Download Cultural theory : the key concepts by Andrew Edgar, Peter Sedgwick PDF

By Andrew Edgar, Peter Sedgwick

Now in its moment version, Cultural concept: the major innovations is an updated and accomplished survey of over 350 of the foremost phrases significant to cultural idea this day.

This moment version contains new entries on:

  •  colonialism
  • cybercultur
  •  globalisation
  •  terrorism
  • visual studies.

Providing transparent and succinct introductions to a variety of matters, from feminism to postmodernism, Cultural thought: the foremost Concepts is still an important source for college students of literature, sociology, philosophy and media and someone wrestling with modern cultural theory.

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Extra info for Cultural theory : the key concepts

Sample text

AE CAPITALISM A form of social and economic organisation, typified by the predominant role played by capital in the economic production process, and by the existence of extensive markets by which the production, distribution and consumption of goods and services (including labour) is organised. The development of capitalism may most readily be linked to industrialisation, and thus has its purest manifestation in nineteenth-century Britain and USA. However, a more limited form of (mercantile) capitalism, characterised by limited markets in commodities, and thus by the existence of a small capitalist class of merchants, but without industrial production or free labour markets, existed in medieval Europe.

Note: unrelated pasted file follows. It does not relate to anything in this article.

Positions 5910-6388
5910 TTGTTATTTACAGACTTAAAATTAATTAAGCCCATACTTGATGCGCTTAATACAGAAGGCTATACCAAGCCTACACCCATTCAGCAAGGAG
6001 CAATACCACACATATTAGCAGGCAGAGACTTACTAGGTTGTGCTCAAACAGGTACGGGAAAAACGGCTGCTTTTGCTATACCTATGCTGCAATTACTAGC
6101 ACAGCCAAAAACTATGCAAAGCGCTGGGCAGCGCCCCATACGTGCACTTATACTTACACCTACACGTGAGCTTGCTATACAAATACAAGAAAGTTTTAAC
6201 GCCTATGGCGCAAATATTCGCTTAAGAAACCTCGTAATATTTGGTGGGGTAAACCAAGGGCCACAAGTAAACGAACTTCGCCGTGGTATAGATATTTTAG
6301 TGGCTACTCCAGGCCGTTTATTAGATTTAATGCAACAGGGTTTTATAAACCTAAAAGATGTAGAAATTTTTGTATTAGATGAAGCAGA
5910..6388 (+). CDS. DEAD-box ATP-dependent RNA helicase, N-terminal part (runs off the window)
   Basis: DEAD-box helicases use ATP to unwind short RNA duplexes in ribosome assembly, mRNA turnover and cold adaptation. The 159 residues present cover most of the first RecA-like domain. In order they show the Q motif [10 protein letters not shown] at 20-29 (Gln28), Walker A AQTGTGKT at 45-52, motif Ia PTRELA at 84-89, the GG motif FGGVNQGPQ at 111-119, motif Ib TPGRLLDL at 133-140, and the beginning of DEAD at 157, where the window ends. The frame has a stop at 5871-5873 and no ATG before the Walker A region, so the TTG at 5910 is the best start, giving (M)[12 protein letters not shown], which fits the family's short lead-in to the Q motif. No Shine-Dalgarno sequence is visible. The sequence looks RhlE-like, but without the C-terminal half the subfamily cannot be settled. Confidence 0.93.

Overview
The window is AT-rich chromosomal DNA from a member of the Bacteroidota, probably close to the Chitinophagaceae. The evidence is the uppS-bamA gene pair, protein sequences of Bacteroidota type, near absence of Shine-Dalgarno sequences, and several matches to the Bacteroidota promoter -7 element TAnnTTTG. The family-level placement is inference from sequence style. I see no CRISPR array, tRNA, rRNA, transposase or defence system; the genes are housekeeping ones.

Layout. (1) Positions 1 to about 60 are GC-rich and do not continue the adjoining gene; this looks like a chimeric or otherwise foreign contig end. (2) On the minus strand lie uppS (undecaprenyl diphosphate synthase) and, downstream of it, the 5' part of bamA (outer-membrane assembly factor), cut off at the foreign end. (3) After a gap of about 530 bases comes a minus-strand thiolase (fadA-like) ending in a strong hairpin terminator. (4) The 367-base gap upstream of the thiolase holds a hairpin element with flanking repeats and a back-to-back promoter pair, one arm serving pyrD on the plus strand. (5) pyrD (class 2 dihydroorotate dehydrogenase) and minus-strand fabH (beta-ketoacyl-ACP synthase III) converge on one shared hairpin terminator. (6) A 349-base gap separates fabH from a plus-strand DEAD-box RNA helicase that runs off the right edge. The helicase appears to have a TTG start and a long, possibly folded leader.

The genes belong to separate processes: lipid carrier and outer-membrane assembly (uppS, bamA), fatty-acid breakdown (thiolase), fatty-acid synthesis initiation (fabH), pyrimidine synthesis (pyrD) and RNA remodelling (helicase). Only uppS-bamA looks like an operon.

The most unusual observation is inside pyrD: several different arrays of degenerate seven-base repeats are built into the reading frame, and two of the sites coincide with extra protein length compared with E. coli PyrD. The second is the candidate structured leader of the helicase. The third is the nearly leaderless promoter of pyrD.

Culture/nature; dark/light; male/female; birth/death). One side of the binary opposition can be meaningful only in relation to the other side. Each 27 BIRMINGHAM CENTRE FOR CONTEMPORARY CULTURAL STUDIES side has the meaning of not being its opposite. A term may therefore appear in more than one binary opposition, with its meaning being modified accordingly. ) Binary oppositions structure perception and interpretation of the natural and social world. In any system of signs, certain binary oppositions may be seen to stand in determinate relationships to each other.

The economic crises predicted by Marx are at worst managed and at best avoided by interventionist governments. There have been developments over the post-war period in technology (with the decline of traditional manufacturing industries and the rise of communications and knowledge-based industries) and in consumerism (with increasingly affluent working and middle classes); as well as there being political shifts in the 1980s away from state intervention in the economy. All these demand new theories to explain the organisation of contemporary societies.

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